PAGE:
Monday, July 02, 2012

Song of the Day 30: 'Saelmeth - The Rusted Voice of a Forgotten Godwraith'

This is another one of the more background-ish pieces of Espers with probably some of the harshest sounds in the album.

Saelmeth, unlike most of the other Espers tracks, doesn't fade in gradually. It immediately starts with percussion in the form of a bass drum that isn't a straight four on the floor and has some closed hi-hat action going on in between. The percussion also intermingles with some of the sound effects that appear throughout, one of which sort of sounds like it could've come from the Chozo Ruins of Metroid Prime. These sound effects complete the overtones that drive most of the track. These overtones are immediately present and dissonant sounding in the beginning, going through something of a harsh and blended melody. At 0:10, some more dominant sound effects come in and there appear to be some notes that support the overtone-ish melody more distinctly. At 0:20 there's a bit of a sweep effect in the background and some more atmosphere is added by single notes that mesh well with the rest of the soundscape. At 0:24 there's some sort of obscure sounding voice clip that probably fits the title of the track more than anything else, blending with the soundscape. At 0:42-0:44 there's a building noise out of the atmosphere that fades out soon after. At 0:48-0:52 another new atmospheric element plays around with delay and pan in the same sort of theme as the rest of the track. At 1:02 there's another strange voice clip that's the same as 0:24. At 1:08 one of the more distinctive and permanent elements of the track is added in the form of a "washable yet harsh saw wave" that bounces around with the sound in a delay effect. At 1:20-1:24 there's the same building noise from 0:42-0:44 that adds to the continuance of atmosphere and sound effects. At 1:31 there's the same voice clip heard twice previously. At 1:36 another sort of harsh blended overtone melody is added to the sequences that've been occurring since the beginning. At 1:45 there's yet another interesting sound effect that reappears later on. The overtone-ish melody finally lets up at about 1:48. The departure from the same overtones that've been dominating from the beginning allows the track to move forward. Driven by atmosphere and sound effects washing together for transition, the track continues more distinctively at 1:55 with a less harsh and more straightforward melody. The melodic cycle resets at about 2:05, giving us a more clear picture of a cycle that lasts about 9-10 seconds. At 2:07-2:12 there's a panned left saw wave that rises up via filter and then back down again. This is just a sample of one of the more noticeable sound effects (to clarify, I'm missing a lot of sound effects in this writeup simply because they're all over the place and mostly blend with the general atmosphere). At 2:14 the original overtone-ish melody from the very beginning takes over once again, eliminating the melody introduced at 1:55. At 2:22-2:26 there's another building noise previously heard. At 2:28-2:29 there's the same voice clip that's also been heard previously (notice the build leads up to the voice clip several seconds later). At 2:33 the percussion drops out for the first time since the track started, leaving us with the overtone of the melody and some atmospheric sound effects. At 2:36 the overtone melody has been absorbed by the atmosphere and sound effects. Of these sound effects, the most apparent at this point appears to be the Chozo Ruins Metroid Prime-ish one. At 2:40 a new sound effect appears that sounds very much like a muted (think more in a diminished volume type way) old car horn. At 2:48 the sound first heard at 1:08 described as a "washable yet harsh saw wave" reemerges to dominate the transition, replacing the car horn sound. At 2:53 there's a knocking/tapping like sound effect reminiscent of what we heard in Dear Death by The Opensky. This effect is followed a few seconds later by Metroid Prime again. At 2:57, a high synth note solidifies and we begin to hear a new voice clip emerge that sounds equally as obscure and exotic as the first few although this time it is more continuous and discernible. At 3:02, while the voice clip continues, a new note from the same synth as 2:57 solidifies. Then at 3:03, we begin to hear the resurgence of the overtone melody from the beginning. The overtone melody now works with the "wash harsh synth", the voice clips, and the solidified single notes along with the knocking/tapping sound and the other atmospheric effects. The voice clip dies down a little bit by 3:20, but doesn't disappear until the build at 3:30 (that's the same as heard before). At 3:33 the percussion starts up back again and runs with the track similar to the beginning with the overtone and atmospheric elements. The build that's appeared multiple times in the past appears once again at 4:17-4:21. At 4:21 there also appears to be a faint voice clip that appears to be new and from a different speaker than seen previously (although since the clips are very atmospheric in nature, speaker doesn't matter in the sense of words; in fact, it feels wrong to call them clips as they are very well mixed with the overall atmosphere). At 4:31 the addition from 1:36 comes back (that is, an additional "blended overtone-ish melody"). At 4:40 there seems to be a significant change as for the first time the percussion continues in a new pattern and both overtone melodies drop out gradually. However, their spirit still seems present in the all-to-familiar build heard at 4:43-4:47. This build is now assisted by the left pan saw rise previously heard at 2:07-2:12. At 4:50 there appears for the first time some bells that have a bit of a pan delay attached (although these only last a few seconds). At 4:53-4:57 the left pan saw rise is integrated again as atmosphere. At 5:00 more sound effects are added that interplay with the percussion. At 5:09-5:10 the track is once again dominated by a melody previously heard, this one being at 1:55 (the less harsh and more straightforward one) and the percussion is also returned to its normal state as heard at the beginning. At 5:19 the bells from 4:50 reappear for some brief notes and this again happens at 5:28 and 5:38. At 5:47, the percussion drops out and the same overtonish sounds from the beginning are once again the melody although this time it takes a slightly different path with a less harsh sound. At this time there's also the Metroid Prime atmosphere adding its effects, but this is soon phased out in favor of a more subtle approach. An atmospheric element that might've existed previously (and I ignored it because it was subtle and blended with the rest) emerges that sound like waves. This begins at 5:48 and continues as the last noticeable element to disappear when the track ends. Although it occurs infrequently initially, the wave effect is worked off of by other "pulsing" atmospheric elements that continue to appear in and out as the track nears its conclusion. However, another atmospheric element dominates the track until the waves. This is the old car horn heard at 2:40 and it continues from 6:07-6:14. The car horn effect also signals the end of the overtone melody and the departure of the effect leaves just the waves and intermittent "washing/rumbling/wind" effects. These effects continue until the final wave as the track ends at 6:29.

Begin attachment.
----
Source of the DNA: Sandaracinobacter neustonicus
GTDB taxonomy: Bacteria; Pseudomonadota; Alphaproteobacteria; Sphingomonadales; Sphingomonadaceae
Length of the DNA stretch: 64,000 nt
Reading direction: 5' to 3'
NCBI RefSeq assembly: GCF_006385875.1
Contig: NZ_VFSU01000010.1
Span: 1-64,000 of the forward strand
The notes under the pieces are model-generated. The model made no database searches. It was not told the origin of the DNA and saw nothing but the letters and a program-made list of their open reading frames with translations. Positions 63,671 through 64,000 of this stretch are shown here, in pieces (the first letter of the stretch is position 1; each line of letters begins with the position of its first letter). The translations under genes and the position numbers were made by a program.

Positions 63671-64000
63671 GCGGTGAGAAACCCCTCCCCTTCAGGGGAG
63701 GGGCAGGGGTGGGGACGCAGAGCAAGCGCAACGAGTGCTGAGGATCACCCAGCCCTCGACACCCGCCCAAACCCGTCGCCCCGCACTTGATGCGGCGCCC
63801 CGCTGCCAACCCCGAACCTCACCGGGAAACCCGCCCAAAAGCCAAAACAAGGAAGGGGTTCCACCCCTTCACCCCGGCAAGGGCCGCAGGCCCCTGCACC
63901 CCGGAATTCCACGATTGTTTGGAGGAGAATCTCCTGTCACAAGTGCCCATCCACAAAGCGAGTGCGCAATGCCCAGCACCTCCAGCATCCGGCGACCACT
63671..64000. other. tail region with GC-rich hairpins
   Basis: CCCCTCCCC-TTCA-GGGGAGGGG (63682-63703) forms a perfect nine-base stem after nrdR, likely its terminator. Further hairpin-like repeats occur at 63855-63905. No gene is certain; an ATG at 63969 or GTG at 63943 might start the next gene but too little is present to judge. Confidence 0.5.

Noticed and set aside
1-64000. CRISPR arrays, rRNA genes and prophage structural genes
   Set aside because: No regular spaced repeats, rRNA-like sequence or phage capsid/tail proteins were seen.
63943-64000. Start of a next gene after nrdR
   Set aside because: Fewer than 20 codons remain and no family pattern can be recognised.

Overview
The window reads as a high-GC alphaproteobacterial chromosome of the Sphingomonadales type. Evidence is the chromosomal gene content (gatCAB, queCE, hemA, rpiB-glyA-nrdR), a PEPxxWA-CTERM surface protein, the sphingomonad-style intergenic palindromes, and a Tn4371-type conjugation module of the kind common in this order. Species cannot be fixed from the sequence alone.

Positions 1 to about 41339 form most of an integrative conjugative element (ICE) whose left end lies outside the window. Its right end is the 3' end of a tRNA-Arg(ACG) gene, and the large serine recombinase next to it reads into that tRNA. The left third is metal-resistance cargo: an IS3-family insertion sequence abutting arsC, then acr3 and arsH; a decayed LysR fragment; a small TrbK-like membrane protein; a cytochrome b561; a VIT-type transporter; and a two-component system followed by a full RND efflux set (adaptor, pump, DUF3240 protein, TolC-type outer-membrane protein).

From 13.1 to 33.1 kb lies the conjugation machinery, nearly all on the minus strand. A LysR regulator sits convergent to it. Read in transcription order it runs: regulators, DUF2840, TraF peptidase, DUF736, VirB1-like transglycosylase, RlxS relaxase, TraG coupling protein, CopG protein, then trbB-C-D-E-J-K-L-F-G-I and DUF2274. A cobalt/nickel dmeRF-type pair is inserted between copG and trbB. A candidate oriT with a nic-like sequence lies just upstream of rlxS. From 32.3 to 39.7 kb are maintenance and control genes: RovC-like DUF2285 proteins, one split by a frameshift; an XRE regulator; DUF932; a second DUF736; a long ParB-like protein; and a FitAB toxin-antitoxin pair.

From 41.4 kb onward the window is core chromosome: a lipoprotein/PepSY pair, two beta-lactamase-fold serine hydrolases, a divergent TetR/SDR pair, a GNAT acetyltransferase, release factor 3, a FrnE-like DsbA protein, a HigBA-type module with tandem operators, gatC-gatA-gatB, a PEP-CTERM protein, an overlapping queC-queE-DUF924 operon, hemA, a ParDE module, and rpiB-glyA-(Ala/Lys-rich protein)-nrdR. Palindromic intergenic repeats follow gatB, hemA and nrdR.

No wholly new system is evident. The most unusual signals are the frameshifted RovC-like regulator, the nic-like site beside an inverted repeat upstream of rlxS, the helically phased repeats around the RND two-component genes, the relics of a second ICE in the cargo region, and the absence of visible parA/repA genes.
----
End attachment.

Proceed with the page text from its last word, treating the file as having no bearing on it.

Pros: There was so much atmosphere in this piece that I sort of ignored the comprehensive approach in favor of the more distinctive elements and overtones. There is a fantastic mesh of atmosphere in a variety of forms ranging from voice clips, old car horns, waving, washing, rumbling, Metroid Prime Chozo Ruins, or just noise. The percussion rhythm is also interesting and the clearly defined overtones at 1:55 and 5:09-5:10 come across as stronger as do the overtone blends that usually precede a change in the track. Although the beginning wasn't particularly strong in my opinion, the end was very well done.

Cons: Way too much repetitiveness along with the abundance of atmosphere makes the previous track sound like a roller coaster in comparison. To make it worse, the majority of overtones are harsh and unappealing and there isn't any real noticeable melody to be spoken of. The percussion is also extremely repetitive and while the rhythm is initially interesting, it quickly becomes very irritating.

Overall: To be honest, this is my least favorite track on Espers and I usually listen to it while distracted by something else. It's harsh enough sounding to keep me well awake, but it's so atmosphere based that it's very hard to intently listen to. It also probably didn't help that I wrote this review at close to 3 in the morning. However, I can find a lot of value in the variety of effects that went into making something such as this and the idea of all overtone based melodies was interesting. Unfortunately, I just found it too repetitive to truly enjoy. Title once again matches the track.

Rating: 8.0

No comments: